This will be a spring break to forget for Wisconsin Dells and the rest of Wisconsin’s multibillion-dollar tourism industry.
Waterparks are closing, museums have shuttered and historic sites including Old World Wisconsin near Eagle and Circus World in Baraboo are no longer an option due to concerns about the COVID-19 coronavirus.
The Chazen Museum of Art and Milwaukee Art Museum have closed along with the Wisconsin Maritime Museum in Manitowoc and Leigh Yawkey Woodson Art Museum in Wausau. Door Peninsula Winery in Door County remains open but olive oil, food and fudge sampling have ceased and tastings are delivered in disposable cups.
The closures and cutbacks will mean lost revenue, unemployment for workers and a significant dent in tourism spending, one of Wisconsin’s three economic pillars along with manufacturing and agriculture.
Even the Wisconsin Governor’s Conference on Tourism that was scheduled to start Sunday at Monona Terrace has been postponed. It will now be held May 26-28.
“There will be books written about this episode in tourism and how you go from (nothing) to a full-blown crisis in two weeks,” said Jack Moneypenny, president and CEO of the Door County Visitor Bureau.
Direct tourism spending in 2018 increased 4.86% to $13.3 billion, according to a study commissioned by the state Department of Tourism, the ninth straight year of growth for the industry. Numbers for 2019 will be released in May but the 2020 numbers are almost certain to take a hit.
In Wisconsin Dells, where tourism is a $1.21 billion industry, two of its largest waterpark resorts — Wilderness and Kalahari — will close Wednesday afternoon.
Chula Vista announced late Monday that it would close its waterpark and conference, banquet and event facilities on Wednesday but hotel rooms, condominiums and villas will remain open.
Great Wolf Lodge closed on Sunday but no announcement has been made for Mount Olympus resort. Based on the orders Monday by Gov. Tony Evers to limit crowds to no more than 50 people, it could mean, at the very least, limited crowds in its waterpark, game rooms and restaurants.
Other closings in Wisconsin Dells include the Rick Wilcox Theatre, which has not scheduled a show until May 23, while the Palace Theatre has rescheduled an Air Supply concert to October. It’s unclear if the Palace’s “Dirty Rotten Scoundrels,” which opened March 13, will continue with a limited audience or be rescheduled.
Wisconsin Dells has more than 8,000 guest rooms, but with the country largely hunkering down it’s likely that many of those rooms will be empty over at least the next few weeks. Officials at Kalahari, Wilderness, Great Wolf and Chula Vista have all said they’d like to reopen by April 2.
The Wisconsin Dells Visitor and Convention Bureau has pulled its spring break advertising from the Chicago, Minnesota and Wisconsin markets, said Leah Hauck, communications manager for the bureau. It’s not known how many jobs will be affected but it could be into the thousands, officials have said.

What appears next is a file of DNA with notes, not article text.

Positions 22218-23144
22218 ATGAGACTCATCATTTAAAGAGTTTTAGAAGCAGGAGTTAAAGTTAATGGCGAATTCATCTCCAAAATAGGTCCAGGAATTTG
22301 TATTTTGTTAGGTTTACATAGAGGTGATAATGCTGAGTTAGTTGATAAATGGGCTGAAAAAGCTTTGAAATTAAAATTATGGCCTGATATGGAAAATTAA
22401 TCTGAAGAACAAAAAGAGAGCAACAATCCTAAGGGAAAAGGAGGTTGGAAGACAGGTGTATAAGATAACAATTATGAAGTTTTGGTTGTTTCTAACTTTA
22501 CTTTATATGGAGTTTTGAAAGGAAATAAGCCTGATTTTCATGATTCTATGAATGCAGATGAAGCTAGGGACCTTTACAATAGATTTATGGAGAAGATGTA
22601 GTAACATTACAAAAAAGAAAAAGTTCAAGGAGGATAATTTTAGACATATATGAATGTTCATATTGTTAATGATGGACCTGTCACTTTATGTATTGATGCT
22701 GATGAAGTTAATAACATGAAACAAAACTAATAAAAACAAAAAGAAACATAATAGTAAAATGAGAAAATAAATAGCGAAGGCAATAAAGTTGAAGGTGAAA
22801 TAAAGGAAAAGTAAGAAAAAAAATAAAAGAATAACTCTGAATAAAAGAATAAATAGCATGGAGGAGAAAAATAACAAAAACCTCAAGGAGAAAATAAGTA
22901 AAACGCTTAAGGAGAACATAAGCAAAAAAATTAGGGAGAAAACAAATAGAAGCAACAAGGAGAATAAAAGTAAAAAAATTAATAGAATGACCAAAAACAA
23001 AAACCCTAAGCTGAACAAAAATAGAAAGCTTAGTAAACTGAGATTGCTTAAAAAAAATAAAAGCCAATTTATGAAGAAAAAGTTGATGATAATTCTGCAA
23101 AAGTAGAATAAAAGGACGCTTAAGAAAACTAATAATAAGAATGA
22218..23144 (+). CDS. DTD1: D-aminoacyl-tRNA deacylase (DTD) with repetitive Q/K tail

“As far as the tourism industry is concerned, it’s affecting everybody,” Hauck said of the pandemic. “We’re all in this together. This isn’t just Wisconsin Dells. This is all tourism and travel destinations.”
On Monday, the Wisconsin Historical Society announced that it would temporarily close its historic sites and other facilities until at least April 10. This includes Pendarvis in Mineral Point and the H.H. Bennett Studio in downtown Wisconsin Dells. The closures include the library and archives at the society’s headquarters building adjacent to the UW-Madison campus and its museum on Capitol Square. School tours are also canceled at the state’s 10 historic sites until May 11.
“Our facility closures are precautionary measures,” said Christian W. Overland, the society’s director and CEO. “No known cases of the virus have been reported by any of our volunteers, staff or visitors. Our facilities team has increased cleaning and sanitizing frequencies in all of our buildings as an additional precautionary measure.”
Around the state
At Wollersheim Winery near Prairie du Sac, the state’s largest winery has ended tours and tastings but its store remains open. In Door County, Moneypenny said his tourism organization has sent a survey out to lodging operators to get a handle on bookings and cancellations.
“This is still our quiet time up here so for us the very best time for us for this to happen, if it had to happen, is right now,” Moneypenney said. “In the summertime, it would have probably just crippled us.”
In Manitowoc, the closure has forced the Wisconsin Maritime Museum to lay off 20 tour guides and front desk staff, executive director Cathy Green said. The hope is to reopen the museum along Lake Michigan on April 6, but even if that were to happen the museum’s $1.3 million budget will take a hit as much of its funding comes from ticket sales, including for school groups and overnight stays on the U.S.S. Cobia, a World War II submarine docked in the Manitowoc River adjacent to the museum.
“This is really a significant loss for us,” said Green, who along with the rest of her remaining staff is working reduced hours. “Heading into the summer, I think, is where a lot of concern lies. Even after this is over, we’re going to wonder what the lingering effects may be.”
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